COLOMBO, Sri Lanka — Women and girls caught up in the ongoing warfare in northern Sri Lanka are at grave risk, according to UNFPA, the United Nations Population Fund. The Fund is assisting civilians who have escaped the combat area but remains greatly concerned about the health and safety of the tens of thousands who remain, particularly pregnant women.
Some 32,000 displaced persons have reached Vavuniya district this month, including an estimated 700–800 women at different stages of pregnancy. Pregnancy-related disabilities and death often rise in conflict situations when reproductive health services, including prenatal care, assisted delivery and emergency obstetric care, are disrupted and often unavailable. Many women lose access to family planning services, exposing them to unwanted pregnancies in perilous conditions.
UNFPA, in cooperation with district health authorities, is supporting Vavuniya and Mannar districts by providing emergency transport for life-saving obstetric care. Surgical instruments for Caesarean operations have been provided to the Vavuniya General Hospital, which serves displaced women with pregnancy complications. At the same time, clean delivery kits are being distributed to pregnant women in camps for the displaced.
Mobile reproductive health clinics offering a range of reproductive health services – including prenatal and postnatal care and prevention of sexually transmitted diseases and HIV – have also been set up in these two districts. Sanitary towels and undergarments are being provided to allow women and girls of reproductive age to maintain their basic personal hygiene. UNFPA is also working closely with health authorities to ensure that camps for the displaced have separate bathing and toilet facilities for men and women and well-lit paths for the safety of women and girls.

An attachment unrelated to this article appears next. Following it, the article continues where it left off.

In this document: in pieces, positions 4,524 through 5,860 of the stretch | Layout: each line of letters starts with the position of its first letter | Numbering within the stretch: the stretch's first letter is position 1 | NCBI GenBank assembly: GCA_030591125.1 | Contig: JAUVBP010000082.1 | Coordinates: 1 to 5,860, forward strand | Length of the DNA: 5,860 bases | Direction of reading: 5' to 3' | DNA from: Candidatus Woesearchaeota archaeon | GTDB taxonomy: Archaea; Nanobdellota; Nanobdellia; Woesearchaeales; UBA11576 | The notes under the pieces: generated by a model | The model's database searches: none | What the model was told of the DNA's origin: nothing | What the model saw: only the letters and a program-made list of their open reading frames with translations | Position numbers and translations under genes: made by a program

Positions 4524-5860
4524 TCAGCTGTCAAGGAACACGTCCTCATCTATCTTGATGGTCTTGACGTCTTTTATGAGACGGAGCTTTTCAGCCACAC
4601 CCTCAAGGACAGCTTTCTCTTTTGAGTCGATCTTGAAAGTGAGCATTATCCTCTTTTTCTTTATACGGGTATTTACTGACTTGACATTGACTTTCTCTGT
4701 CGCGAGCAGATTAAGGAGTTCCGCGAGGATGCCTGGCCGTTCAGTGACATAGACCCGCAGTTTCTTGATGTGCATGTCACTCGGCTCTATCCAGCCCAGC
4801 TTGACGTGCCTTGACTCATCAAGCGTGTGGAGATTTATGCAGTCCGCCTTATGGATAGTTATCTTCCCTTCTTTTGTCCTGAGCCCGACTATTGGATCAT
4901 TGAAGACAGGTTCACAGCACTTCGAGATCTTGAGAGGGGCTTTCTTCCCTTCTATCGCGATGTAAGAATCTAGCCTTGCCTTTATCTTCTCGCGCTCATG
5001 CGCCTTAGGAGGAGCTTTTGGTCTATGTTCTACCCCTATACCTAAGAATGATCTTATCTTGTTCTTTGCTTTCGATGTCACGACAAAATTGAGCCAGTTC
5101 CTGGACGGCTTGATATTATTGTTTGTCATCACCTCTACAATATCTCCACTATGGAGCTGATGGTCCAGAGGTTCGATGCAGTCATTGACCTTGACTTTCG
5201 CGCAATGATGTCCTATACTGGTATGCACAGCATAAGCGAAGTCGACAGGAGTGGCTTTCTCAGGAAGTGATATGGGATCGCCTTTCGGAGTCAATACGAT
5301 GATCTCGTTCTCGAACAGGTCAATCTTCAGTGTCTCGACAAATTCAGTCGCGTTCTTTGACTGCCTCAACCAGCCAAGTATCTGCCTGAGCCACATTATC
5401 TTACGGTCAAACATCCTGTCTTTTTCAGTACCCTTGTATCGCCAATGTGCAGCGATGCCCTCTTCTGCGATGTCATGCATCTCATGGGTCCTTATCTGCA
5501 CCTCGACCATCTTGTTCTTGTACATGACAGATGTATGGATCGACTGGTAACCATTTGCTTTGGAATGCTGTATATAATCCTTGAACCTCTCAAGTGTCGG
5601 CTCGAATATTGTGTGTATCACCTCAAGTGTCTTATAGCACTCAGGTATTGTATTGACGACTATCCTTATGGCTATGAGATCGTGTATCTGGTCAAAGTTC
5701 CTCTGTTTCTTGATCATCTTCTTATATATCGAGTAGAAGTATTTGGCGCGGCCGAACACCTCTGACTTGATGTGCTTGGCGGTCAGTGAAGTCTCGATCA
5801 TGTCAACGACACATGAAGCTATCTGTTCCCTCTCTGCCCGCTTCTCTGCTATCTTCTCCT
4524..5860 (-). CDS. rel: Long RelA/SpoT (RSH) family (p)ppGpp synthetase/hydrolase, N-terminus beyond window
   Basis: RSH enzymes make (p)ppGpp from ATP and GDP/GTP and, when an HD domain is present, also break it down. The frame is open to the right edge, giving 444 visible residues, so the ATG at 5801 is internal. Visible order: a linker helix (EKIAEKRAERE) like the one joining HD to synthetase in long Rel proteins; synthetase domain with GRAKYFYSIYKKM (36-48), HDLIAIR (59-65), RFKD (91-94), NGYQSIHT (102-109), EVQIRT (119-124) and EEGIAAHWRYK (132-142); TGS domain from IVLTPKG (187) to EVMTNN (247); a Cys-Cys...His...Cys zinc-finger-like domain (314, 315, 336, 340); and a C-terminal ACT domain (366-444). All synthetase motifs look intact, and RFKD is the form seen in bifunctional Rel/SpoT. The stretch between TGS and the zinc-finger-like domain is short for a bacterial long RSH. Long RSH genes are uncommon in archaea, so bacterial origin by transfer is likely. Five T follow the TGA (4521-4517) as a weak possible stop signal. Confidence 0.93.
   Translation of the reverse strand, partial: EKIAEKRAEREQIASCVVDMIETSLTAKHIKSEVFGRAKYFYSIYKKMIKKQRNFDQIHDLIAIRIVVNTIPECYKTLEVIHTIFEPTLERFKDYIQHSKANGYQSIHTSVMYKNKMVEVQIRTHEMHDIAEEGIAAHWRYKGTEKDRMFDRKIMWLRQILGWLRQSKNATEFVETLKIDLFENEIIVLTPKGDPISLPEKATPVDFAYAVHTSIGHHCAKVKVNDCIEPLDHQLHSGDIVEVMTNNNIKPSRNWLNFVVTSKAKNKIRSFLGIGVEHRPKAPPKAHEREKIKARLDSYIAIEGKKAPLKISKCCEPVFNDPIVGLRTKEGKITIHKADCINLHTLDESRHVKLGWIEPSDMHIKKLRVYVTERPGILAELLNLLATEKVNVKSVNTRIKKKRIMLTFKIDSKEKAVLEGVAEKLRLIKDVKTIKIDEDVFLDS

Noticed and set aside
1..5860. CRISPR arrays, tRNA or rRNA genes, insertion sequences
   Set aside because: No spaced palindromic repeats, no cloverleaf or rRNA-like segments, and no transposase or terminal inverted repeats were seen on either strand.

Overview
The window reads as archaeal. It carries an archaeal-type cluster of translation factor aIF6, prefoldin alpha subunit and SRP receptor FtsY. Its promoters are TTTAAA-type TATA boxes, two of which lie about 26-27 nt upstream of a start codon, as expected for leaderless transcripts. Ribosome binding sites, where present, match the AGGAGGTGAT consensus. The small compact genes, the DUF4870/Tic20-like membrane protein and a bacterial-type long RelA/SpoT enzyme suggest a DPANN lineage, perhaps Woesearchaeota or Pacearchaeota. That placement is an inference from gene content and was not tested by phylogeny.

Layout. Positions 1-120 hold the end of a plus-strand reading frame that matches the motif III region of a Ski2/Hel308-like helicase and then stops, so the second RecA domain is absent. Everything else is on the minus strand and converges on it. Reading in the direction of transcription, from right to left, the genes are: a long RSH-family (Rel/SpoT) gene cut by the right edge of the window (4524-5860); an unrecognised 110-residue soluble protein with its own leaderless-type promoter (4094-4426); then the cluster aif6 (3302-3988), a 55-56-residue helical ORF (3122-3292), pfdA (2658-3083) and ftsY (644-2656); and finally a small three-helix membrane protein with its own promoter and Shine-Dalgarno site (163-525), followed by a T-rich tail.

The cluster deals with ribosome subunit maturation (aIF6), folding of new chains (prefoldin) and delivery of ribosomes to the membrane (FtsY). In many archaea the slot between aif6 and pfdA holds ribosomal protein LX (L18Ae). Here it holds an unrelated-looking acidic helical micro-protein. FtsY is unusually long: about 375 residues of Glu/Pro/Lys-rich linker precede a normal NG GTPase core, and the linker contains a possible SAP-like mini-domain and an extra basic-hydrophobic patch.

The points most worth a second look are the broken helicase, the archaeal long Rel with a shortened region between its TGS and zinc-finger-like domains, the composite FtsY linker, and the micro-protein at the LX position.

“Women do not stop getting pregnant or giving birth to their babies even when on the move or when living in camps,” said Lene K. Christiansen, UNFPA’s Representative in Sri Lanka. “Being able to maintain personal hygiene is not only a matter of health but also one of individual dignity,” she noted. “We try hard to make sure that these women and girls have access to needed services.” She also emphasized that the health authorities in Mannar and Vavuniya are doing an admirable job under very difficult circumstances.
With the influx of civilians to Mannar and Vavuniya expected to continue in the coming weeks, UNFPA, working with other UN agencies, plans to increase its support in response to the growing needs. It seeks additional donor support for this effort as part of the United Nations Common Humanitarian Action Plan for Sri Lanka, launched on 18 February 2009.
Ms. Lankani Sikurajapathy